The altered sensitivity for ACh that was observed in Cx37−/− and Cx40−/− aortas may be due to i) a changed sensitivity of the aortic endothelial cells for ACh, ii) an altered eNOS expression level (in the Cx40−/− but not the Cx37−/− aortas) or iii) a changed sensitivity of the vascular smooth muscle cells for NO. The latter possibility was tested by generating CRCs to an NO donor (sodium-nitroprusside, (SNP)) during PHE-induced precontractions (in presence of L-NAME and INDO to avoid effects of endogenous NO or COX-products, respectively) in WT, Cx37−/−, Cx40−/− or Cx40+/− aortas. These experiments showed that aortas isolated from WT, Cx37−/−, Cx40−/− or Cx40+/− mice were equally sensitive to NO (Table 4). In summary, the changed sensitivity for ACh, which was observed in Cx37−/− and Cx40−/− aortas, was not due to alterations at the smooth muscle level (e.g. a decreased sensitivity of the ‘NO receptor’ soluble guanylyl cyclase (sGC)) but likely reflected endothelial changes. Indeed, involvement of Cx40 (and most likely Cx37) in the endothelial Ca2+ agonist responses, which govern NO release, are agonist specific . I.e. ATP-induced increases in intracellular Ca2+ in mouse endothelium are homogeneous and do not require synchronization by connexins . In contrast, Ca2+ elevations mediated by ACh are heterogenous and require synchronization by connexins to reach other cells . This observation sparks thoughts such as ‘thus, the diminished response to ACh makes sense since ACh-induced responses require synchronization via connexins’. However, although this is theory true for the total amount of NO released by aortic endothelial cells exposed to a certain ACh concentration (an effect that was not actually observed in this study), this theory does not hold regarding sensitivity changes. Such changes most likely involve conformational changes of the M3-receptor or enzymes, like eNOS, functioning downstream of M3-receptor activation but upstream of the activation of sGC. eNOS seems a likely candidate since Cx37 and Cx40 have not been shown to interact with M3 receptors (nor do they co-localize with M3 receptors in mouse aortic endothelial cells (see Fig. 4 in )) but do interact with this NO-generating enzyme. Tantalizingly, if the basal intracellular Ca2+ concentration is unaffected by genotype then a decreased eNOS sensitivity for Ca2+ could explain both the effect observed regarding basal NO release (decreased NO released at fixed Ca2+ concentration) and the apparent effect on sensitivity of ACh (increasing concentrations of ACh result in increasing concentrations of intracellular Ca2+ that do not have similar effects due to the altered Ca2+ sensitivity of eNOS). Obviously, this will be the topic of further studies.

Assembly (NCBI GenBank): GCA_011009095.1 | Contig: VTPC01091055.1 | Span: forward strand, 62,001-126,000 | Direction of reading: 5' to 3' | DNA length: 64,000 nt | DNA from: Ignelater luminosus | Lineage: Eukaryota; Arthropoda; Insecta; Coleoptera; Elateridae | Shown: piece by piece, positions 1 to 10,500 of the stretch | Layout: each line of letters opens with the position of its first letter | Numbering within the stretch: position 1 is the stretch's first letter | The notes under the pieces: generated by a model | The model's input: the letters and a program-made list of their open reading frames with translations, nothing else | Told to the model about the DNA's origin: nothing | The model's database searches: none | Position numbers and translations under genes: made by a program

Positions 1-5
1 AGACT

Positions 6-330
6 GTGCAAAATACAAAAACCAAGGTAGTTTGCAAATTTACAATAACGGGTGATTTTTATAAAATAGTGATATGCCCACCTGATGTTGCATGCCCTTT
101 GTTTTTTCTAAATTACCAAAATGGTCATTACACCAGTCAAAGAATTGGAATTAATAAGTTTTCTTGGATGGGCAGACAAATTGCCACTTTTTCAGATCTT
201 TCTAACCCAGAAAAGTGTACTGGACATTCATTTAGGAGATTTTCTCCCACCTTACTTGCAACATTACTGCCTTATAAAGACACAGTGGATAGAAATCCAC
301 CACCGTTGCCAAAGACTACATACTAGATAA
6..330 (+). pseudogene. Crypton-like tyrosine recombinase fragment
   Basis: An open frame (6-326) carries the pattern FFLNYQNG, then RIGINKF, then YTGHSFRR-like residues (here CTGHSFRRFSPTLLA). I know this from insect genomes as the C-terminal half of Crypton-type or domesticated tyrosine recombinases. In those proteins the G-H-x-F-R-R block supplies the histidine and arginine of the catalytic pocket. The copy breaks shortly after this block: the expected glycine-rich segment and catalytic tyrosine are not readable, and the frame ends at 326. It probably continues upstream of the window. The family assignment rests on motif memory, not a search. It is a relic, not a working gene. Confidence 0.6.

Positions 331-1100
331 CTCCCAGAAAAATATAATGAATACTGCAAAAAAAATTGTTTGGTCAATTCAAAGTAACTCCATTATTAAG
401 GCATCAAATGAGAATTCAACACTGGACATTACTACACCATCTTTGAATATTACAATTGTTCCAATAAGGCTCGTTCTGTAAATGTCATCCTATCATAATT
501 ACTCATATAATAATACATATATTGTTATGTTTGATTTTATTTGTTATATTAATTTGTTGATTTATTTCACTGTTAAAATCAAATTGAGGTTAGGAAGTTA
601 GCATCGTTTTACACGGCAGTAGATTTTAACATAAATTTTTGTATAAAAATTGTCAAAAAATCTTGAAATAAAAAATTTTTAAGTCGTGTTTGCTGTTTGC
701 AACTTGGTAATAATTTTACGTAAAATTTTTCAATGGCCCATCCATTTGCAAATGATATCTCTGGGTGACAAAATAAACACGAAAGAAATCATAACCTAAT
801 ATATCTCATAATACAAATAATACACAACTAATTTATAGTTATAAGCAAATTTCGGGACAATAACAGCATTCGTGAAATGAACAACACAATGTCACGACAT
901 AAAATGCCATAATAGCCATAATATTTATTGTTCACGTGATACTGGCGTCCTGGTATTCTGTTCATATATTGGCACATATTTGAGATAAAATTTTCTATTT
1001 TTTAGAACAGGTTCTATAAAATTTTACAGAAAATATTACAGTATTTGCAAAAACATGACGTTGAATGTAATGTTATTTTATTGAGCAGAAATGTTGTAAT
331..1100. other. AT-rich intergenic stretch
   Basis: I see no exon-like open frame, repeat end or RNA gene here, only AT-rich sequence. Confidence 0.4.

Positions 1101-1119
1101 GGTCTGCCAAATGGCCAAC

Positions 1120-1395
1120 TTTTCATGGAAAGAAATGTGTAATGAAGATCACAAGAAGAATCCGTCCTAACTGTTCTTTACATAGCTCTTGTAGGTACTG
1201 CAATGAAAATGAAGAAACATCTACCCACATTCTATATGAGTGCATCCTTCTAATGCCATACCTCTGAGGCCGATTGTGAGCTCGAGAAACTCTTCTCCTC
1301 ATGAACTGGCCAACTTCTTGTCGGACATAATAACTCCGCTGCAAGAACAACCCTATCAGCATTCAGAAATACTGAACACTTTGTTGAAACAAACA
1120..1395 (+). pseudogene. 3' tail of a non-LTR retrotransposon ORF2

In summary, the current study was conducted to address whether Cx37 or Cx40 is more pronouncedly involved in the regulation of vasomotor function. The data indicate that Cx37 is more markedly involved in basal NO release, release of COX-products and the regulation of the sensitivity for ACh as compared to Cx40. These findings are exciting since they, for the first time, allow for a discrimination of the functional role of Cx37 and Cx40 in mouse aortic endothelium. However, various questions remain e.g. ‘How does Cx37 modulate basal NO release without modulating eNOS expression levels?’, and importantly, ‘Why is the sensitivity for ACh altered in Cx37−/− aortas’. Clearly, these questions warrant a specific exploration in further studies.